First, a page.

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Thinning Greenland Icecap
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Scientists who want to monitor the state of our global climate may have
to look no farther than the coastal ice that surrounds the Earths
A NASA study of Greenlands ice sheet reveals that it is rapidly
thinning. In an article published in the July 21 issue of Science, Bill
Krabill, project scientist at the NASA Goddard Space Flight Centers
Wallops Flight Facility, Wallops Island, VA, reports that the frozen
area around Greenland is thinning, in some places, at a rate of more
than three feet per year. Any change is important since a smaller ice
sheet could result in higher sea levels.
A conservative estimate, based on our data, indicates a net loss of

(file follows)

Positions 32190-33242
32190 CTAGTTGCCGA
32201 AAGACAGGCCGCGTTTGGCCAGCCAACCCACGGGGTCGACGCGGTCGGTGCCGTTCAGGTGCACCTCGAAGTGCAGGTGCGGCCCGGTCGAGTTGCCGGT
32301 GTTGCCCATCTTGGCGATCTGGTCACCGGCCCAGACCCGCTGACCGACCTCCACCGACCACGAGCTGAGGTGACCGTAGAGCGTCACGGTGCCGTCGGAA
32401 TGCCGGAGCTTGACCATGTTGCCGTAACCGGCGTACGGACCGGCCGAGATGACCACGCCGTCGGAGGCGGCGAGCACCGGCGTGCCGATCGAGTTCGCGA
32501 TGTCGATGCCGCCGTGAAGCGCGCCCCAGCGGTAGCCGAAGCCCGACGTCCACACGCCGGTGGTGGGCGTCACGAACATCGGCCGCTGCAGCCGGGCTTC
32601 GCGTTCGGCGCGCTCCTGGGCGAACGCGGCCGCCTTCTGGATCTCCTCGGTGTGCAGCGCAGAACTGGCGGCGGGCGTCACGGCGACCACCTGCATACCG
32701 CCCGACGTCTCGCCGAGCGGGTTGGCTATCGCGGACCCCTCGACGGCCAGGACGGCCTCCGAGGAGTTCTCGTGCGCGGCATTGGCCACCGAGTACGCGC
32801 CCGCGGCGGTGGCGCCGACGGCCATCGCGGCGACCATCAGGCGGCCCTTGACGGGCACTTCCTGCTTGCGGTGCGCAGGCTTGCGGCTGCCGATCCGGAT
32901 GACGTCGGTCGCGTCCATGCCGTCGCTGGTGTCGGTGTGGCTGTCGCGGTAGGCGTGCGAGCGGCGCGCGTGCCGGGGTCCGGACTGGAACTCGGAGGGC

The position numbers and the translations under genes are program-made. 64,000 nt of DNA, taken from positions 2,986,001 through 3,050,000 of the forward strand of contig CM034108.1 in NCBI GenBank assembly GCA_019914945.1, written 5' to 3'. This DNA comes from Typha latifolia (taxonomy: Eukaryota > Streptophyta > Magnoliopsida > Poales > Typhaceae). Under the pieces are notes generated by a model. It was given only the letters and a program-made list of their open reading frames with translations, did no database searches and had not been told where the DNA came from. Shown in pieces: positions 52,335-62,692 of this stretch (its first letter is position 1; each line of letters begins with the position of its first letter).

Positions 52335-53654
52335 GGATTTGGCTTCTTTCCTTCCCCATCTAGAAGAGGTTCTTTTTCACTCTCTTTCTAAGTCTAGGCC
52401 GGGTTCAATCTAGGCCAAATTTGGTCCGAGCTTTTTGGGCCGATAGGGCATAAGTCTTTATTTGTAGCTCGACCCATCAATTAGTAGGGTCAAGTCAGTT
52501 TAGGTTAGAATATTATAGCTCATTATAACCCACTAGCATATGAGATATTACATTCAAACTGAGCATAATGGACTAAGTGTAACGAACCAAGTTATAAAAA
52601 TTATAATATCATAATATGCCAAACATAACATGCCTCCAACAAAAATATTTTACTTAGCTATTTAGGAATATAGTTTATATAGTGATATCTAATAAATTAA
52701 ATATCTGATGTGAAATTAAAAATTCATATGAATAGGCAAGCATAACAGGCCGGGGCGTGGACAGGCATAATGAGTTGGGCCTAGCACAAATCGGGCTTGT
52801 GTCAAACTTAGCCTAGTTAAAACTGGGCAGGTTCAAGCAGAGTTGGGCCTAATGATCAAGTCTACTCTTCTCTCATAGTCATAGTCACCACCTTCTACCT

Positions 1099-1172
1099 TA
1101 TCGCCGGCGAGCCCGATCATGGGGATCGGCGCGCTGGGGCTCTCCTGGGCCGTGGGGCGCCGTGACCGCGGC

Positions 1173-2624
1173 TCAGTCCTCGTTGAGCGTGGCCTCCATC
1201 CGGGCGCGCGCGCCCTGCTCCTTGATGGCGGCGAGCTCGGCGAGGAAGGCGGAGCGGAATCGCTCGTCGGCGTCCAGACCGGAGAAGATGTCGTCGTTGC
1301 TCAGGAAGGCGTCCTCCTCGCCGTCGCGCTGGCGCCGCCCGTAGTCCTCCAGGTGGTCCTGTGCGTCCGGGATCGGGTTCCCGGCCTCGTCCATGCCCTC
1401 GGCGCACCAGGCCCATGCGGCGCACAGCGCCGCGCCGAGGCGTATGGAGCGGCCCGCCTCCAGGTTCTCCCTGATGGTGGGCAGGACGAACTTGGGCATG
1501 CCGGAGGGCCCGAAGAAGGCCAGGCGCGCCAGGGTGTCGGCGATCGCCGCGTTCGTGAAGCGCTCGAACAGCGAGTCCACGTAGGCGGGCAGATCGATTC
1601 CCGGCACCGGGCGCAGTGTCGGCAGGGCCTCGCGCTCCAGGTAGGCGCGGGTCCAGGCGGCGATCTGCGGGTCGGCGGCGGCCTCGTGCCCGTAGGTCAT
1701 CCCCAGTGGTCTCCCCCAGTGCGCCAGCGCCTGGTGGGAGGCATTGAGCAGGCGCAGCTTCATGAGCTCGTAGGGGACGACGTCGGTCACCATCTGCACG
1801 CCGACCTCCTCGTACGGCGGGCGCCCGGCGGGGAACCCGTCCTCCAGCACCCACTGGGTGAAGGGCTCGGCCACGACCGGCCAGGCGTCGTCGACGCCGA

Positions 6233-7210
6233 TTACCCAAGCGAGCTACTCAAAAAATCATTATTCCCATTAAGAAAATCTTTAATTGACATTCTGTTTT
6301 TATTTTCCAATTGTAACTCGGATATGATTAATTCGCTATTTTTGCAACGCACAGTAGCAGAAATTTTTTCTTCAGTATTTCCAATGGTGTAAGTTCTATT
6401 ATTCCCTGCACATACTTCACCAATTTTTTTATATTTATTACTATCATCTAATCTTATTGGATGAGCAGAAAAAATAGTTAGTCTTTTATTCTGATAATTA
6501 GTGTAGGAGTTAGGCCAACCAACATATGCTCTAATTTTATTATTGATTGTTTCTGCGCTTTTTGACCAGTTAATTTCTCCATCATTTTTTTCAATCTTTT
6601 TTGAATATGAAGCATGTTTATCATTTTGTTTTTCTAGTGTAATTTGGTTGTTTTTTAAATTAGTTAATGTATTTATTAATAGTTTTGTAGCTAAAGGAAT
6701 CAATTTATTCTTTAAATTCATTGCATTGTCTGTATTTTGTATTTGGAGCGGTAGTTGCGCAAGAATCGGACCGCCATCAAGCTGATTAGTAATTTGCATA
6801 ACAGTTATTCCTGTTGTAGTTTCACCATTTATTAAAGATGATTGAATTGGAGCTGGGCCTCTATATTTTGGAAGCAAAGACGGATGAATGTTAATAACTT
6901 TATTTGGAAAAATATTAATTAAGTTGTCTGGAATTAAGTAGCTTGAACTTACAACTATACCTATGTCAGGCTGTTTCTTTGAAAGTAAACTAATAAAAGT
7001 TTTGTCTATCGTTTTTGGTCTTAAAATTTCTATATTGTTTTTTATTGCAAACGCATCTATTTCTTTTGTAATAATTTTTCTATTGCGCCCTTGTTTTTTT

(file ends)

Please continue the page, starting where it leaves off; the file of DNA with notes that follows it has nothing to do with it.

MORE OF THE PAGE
approximately 51 cubic kilometers of ice per year from the entire ice
sheet, sufficient to raise global sea level by 0.005 inches per year, or
approximately seven percent of the observed rise, Krabill said.
This amount of sea level rise does not threaten coastal regions, but
these results provide evidence that the margins of the ice sheet are in
a process of change, Krabill said. The thinning cannot be accounted
for by increased melting alone. It appears that ice must be flowing more
quickly into the sea through glaciers.
For further information on the Greenland mapping project,
including the technology behind the science, visit the Airborne
Topographic Mapper site.